Amber is Brit Labour (nothing wrong with that – people are allowed to hold their own political views) so will be deeply immersed in English politics.

    Amber

    This is simply sexual politics? Labour women will simply vote for Lamont , regardless of who else decides to stand?

    Perhaps I misunderstood you, when you agreed that SLAB won’t even define the rules, much less define the timetable for your leadership election until 29 October.

    So if other women decide to stand for leader, Curran/Jamieson won’t support them? Why? Aren’t they female enough?

    A little logic would be useful.

  45. richard in norway

    “I’m disturbed by john b dick’s advise to tophat. That he should move to Scotland before the ref so he can be an automatic citizen. Will it not be possible to move to Scotland after the referendum. Will there be strict immigration rules? And even if there are strict immigration rules they surely won’t apply to englishmen?”

    They certainly will when England leaves the EU.

  46. @ Old Nat

    A little logic would be useful.
    ———————————–
    It certainly would… but you’ll have to look elsewhere for it; you won’t find any in the Labour Scottish leadership contest.

    I do find it surprising that anybody is openly backing a particular candidate at this moment in time; they don’t even know what the job description will be yet – so how can they decide who is best placed to do it?

    I like Sarah, I like Ken; they are outward looking & willing to engage with people; I’m not so sure about Johann, I don’t know her so well, but she seems like a female version of Iain Gray.

    Personally, I like Iain but sadly, the voters did not… so why pick somebody with the same style because they have a different gender? It does, indeed, defy logic.
    8-)

  47. Amber

    Thanks for that.

    Iain Gray is actually a good guy (OK during an election I was happy to help crucify him!) Like John Swinney he would be a good Minister – but never a Leader (I still think John and the rest of the current Cabinet are more competent than Iain – but I am biased :-) )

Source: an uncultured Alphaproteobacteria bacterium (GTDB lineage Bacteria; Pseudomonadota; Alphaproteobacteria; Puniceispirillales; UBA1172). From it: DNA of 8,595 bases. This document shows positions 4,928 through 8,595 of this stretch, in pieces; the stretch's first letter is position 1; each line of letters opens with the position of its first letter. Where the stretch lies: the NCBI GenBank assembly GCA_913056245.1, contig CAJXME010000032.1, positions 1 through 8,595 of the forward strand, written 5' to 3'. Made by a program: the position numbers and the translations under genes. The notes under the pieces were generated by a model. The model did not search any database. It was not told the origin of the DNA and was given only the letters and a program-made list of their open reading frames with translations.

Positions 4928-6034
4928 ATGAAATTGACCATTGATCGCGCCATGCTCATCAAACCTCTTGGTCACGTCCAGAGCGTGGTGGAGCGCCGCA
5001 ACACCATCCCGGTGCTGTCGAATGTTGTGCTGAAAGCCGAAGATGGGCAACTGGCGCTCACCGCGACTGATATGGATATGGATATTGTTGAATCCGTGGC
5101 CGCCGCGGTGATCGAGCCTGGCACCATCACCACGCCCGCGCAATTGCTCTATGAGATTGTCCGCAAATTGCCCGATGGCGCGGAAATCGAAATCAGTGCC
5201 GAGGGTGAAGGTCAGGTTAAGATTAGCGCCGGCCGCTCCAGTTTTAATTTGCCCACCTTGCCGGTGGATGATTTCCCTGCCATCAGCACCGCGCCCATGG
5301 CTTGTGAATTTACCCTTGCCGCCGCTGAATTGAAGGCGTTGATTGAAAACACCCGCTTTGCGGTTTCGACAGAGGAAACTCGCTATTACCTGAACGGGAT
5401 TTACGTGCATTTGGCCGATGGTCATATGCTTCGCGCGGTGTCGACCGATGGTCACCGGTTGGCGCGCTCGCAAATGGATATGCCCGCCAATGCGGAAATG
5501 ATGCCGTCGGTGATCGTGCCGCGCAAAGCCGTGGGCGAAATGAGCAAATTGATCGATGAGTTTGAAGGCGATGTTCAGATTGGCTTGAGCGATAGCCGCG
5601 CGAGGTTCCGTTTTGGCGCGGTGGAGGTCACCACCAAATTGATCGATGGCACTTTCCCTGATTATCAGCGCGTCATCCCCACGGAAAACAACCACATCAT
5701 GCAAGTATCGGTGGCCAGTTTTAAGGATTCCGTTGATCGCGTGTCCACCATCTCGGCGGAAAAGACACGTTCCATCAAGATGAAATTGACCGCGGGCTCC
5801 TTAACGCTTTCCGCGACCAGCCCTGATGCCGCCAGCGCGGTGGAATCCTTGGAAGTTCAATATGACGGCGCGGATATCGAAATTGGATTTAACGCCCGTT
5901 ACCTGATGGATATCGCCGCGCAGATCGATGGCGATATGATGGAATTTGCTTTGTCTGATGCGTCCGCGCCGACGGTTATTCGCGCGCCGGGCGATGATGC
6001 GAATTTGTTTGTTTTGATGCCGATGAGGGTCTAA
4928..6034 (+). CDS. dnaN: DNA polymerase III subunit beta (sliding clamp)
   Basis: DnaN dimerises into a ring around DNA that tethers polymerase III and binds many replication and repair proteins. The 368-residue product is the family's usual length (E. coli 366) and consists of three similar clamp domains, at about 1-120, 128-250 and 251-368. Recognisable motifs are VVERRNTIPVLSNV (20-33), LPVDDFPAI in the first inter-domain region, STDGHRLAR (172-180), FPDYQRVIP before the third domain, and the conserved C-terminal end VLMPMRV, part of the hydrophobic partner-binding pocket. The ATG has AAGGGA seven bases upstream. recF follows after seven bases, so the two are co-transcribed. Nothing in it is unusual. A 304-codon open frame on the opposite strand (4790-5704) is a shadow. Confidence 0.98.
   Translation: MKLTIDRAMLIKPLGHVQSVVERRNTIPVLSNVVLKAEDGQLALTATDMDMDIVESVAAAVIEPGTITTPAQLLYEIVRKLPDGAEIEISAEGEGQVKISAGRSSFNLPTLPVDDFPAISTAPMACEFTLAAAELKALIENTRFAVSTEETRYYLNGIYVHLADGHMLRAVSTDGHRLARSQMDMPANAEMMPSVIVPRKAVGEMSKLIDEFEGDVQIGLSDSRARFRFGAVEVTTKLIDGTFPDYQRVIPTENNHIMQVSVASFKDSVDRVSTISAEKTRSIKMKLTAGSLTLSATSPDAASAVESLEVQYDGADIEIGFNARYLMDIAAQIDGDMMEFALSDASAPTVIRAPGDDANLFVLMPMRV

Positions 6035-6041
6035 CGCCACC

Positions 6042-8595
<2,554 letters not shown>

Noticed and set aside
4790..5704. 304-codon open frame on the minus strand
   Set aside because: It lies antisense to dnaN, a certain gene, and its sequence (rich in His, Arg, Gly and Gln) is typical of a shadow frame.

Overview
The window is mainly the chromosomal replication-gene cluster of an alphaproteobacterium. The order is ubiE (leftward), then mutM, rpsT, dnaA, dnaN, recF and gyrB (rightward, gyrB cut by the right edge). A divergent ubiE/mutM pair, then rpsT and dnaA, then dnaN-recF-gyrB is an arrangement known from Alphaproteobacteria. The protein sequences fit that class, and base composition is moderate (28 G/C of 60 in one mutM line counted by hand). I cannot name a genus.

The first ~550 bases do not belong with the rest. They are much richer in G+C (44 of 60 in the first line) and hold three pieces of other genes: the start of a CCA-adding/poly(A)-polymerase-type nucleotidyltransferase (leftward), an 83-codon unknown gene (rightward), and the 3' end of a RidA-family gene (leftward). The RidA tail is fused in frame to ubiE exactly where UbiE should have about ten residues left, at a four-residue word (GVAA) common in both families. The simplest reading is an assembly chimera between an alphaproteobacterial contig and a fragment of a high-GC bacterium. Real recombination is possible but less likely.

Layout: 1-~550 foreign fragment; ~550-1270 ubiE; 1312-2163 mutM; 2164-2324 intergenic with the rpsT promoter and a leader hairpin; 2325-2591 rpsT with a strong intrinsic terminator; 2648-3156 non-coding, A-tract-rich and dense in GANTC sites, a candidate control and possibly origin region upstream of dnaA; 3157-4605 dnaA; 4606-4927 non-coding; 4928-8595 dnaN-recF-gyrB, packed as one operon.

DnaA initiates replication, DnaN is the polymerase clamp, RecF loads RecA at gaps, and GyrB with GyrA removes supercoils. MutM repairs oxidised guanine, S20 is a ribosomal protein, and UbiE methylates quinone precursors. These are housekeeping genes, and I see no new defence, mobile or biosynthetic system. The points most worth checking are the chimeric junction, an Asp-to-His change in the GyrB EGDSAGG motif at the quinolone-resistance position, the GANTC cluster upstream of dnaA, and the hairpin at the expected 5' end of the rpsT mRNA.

48. Ramsay Macdonald was a great man, who was persuaded to lead a Coalition Government which deepened the slump by a policy of deflatiing the economy and cutting welfare and government spending.

    Unlike the present Labour leadership, he had had a considerable life prior to becoming party leader.

    He was a wonderful speaker, had a firm belief system and was a brilliant organiser.

    A note on the much missed John Smith. His 1992 Shadow Budget was a big error, I think

  49. @ Old Nat

    “I had a row with Eoin on his site about his use of the term Headmaster.

    You, I can forgive – probably unreconstructable.

    For anyone campaigning on gender related issues, however, it’s an unforgivable error!”

    Really? I’ve never heard there was a dispute over this term. I would have used the term “headmaster” to refer to a male or female. Honestly.

    I think we get away from real issues of gender discrimination and lose sight of the true evils of gender discrimination when we overemphasize the importance of using or not using certain words with gender connotations. My general rule of thumb is to use a gender pronoun to describe those of both genders.

  50. @ Old Nat

    “The teacher’s sex (a physical characteristic) was never important. Hence there was no need to characterise their description by gender (a linguistic term).”

    I use the term “gender” instead of the term “sex” even if it’s a linguistic term. It’s just a cleaner term and not one subject to potential misinterpretation and it seems to be more commonly used these days. I think they’re generally interchangeable terms and I don’t think of any one as a preffered term but gender just fits better and works better. So I use gender.

    Oh and I agree btw. A teacher’s gender (or sex) is a factor that is largely irrelevant to their teaching ability.